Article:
Stephanie McWilliam

Loyal Friend And Committed Kipper

24th February 1950 – 15th March 2018

Stephanie died at home in Pensilva on 15th March.  Although she had undergone major heart and abdominal surgery in the past two years – the seriousness of which she had publicly made light of – her death was sudden and unexpected.  Our sympathies go to loved and loving daughters Fiona and Susi and all her family.

All who knew her regarded Steph as a loyal, dependable friend, passionate in her beliefs but moderate and reasoned in their articulation, with a wide span of interests and activities in which she played a full part.

After training in Bristol, Steph began her working life as a radiographer in Truro.  She subsequently travelled in Africa and lived and worked for several years in Cape Town at the Grote Schuur Hospital where Christiaan Barnard carried out the first heart transplant.  Typically, Steph learnt some Afrikaans so that she could communicate better with her patients.

On her return to the UK she married Don in 1977. She helped to set up the new Radiotherapy Department at Derriford Hospital.  Here she established a number of ‘firsts’, introducing the now widespread role of research radiotherapist within such departments, and the introduction of modesty gowns for female patients. She then became a consultant and spokesperson for the Department of Health, carrying out speaking engagements around the world and writing articles for specialist publications.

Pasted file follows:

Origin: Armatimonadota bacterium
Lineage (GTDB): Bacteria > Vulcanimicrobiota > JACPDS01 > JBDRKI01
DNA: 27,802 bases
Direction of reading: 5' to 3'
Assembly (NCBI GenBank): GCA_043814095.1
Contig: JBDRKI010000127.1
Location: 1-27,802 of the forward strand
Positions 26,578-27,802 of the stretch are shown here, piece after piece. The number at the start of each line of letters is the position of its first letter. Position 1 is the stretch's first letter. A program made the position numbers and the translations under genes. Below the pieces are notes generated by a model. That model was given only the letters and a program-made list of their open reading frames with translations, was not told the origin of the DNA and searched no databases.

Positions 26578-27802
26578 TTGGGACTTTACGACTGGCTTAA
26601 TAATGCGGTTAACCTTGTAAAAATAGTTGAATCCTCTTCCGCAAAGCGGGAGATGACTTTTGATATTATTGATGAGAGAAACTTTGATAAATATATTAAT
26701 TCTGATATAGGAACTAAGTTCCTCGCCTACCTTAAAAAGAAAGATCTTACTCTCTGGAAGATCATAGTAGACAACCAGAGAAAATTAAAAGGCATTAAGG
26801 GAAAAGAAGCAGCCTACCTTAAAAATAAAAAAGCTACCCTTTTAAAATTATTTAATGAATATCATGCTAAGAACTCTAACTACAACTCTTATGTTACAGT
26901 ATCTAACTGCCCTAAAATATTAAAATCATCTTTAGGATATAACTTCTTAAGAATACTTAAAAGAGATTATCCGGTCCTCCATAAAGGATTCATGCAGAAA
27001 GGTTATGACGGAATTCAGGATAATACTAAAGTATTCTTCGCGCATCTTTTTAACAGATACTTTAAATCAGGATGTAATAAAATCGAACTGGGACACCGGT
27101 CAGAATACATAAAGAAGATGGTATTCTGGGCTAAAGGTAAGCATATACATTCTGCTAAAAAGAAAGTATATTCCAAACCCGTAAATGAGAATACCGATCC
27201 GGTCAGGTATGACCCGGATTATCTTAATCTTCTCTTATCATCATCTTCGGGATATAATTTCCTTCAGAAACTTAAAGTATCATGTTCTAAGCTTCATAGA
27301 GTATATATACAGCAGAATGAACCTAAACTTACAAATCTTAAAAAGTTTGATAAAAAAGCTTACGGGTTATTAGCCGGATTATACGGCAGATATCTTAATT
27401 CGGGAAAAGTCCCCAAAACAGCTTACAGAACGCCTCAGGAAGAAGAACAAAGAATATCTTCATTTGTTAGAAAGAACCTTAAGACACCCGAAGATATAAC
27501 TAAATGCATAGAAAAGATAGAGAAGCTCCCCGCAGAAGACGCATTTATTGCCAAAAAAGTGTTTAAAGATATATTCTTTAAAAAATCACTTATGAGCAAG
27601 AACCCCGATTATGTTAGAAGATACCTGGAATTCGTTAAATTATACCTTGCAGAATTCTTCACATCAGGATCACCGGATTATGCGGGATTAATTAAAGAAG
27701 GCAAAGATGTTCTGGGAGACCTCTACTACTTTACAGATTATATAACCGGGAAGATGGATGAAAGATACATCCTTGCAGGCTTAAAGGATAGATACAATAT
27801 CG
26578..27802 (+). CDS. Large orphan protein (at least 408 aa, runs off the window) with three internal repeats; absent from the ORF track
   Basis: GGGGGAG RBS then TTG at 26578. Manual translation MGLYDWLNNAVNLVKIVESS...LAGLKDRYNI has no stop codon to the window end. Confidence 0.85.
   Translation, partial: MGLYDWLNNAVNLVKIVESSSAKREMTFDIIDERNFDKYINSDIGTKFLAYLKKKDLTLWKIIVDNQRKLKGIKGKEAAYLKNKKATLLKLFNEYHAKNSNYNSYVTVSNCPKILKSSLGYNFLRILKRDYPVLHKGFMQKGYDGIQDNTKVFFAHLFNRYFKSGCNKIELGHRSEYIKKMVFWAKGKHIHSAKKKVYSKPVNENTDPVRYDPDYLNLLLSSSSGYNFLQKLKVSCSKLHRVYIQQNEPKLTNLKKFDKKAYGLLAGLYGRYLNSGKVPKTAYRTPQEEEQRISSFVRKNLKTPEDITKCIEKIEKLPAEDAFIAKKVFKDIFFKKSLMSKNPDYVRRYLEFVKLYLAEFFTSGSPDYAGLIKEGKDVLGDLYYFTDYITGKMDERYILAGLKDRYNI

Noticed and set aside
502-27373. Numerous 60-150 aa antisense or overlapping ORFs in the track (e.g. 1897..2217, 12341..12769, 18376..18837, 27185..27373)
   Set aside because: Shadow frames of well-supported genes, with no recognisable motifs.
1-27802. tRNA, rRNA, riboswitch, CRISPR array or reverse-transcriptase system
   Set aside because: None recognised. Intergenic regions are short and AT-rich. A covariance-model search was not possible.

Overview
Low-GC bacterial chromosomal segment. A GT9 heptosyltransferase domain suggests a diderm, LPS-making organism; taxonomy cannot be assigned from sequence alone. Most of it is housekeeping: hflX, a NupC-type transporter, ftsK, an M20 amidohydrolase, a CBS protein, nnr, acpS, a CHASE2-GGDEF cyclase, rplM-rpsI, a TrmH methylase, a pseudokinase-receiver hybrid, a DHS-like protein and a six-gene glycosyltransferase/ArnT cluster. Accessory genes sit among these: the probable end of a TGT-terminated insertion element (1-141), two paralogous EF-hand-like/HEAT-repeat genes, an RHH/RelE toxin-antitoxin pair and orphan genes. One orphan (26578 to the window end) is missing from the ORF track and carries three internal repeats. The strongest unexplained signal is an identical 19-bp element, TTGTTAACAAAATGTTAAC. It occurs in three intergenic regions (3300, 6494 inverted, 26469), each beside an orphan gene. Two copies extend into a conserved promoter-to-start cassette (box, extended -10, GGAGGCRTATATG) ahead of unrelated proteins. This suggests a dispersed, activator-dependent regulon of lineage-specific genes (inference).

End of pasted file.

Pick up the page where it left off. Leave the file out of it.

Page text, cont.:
Her extra-curricular activities were varied.  She was a volunteer for the Injured Jockeys’ Fund.  She was the Cornwall organizer for Dignity in Dying – the group that supports Assisted Dying for terminally ill, mentally competent,  patients.

She was active in UKIP – chair respectively for the local branch, Cornwall, and South West England. She served several years as a Cornwall Councillor.  In these roles, she gained respect both for her management skills and her beliefs, based on a logical and well-articulated appraisal of the needs of our County and Country.  She was active in the Pensilva Youth Project, had been a school governor, and was on the Schools Appeal Panel for Cornwall Council when she died.

In 2004 Steph gained a 2:1 OU degree in Social Sciences and was part way through an OU Arts course when she died; she undertook this because ‘she didn’t know anything about Art’!  She played the clarinet and violin, the former with the Callington orchestra.

Steph’s many and varied activities typified the way in which she put others before herself and went out of her way to help them.  Her passing has touched the hearts of us all. Her memorial is that her legacy and example will remain with us and help us to be better people.


Steph will be cremated at the Glynn Valley Crematorium at 4.30 pm on Monday 9th April, with a celebration of her life afterwards at the Millennium House, Pensilva.


[Re-published with kind permission from Kipper Central]


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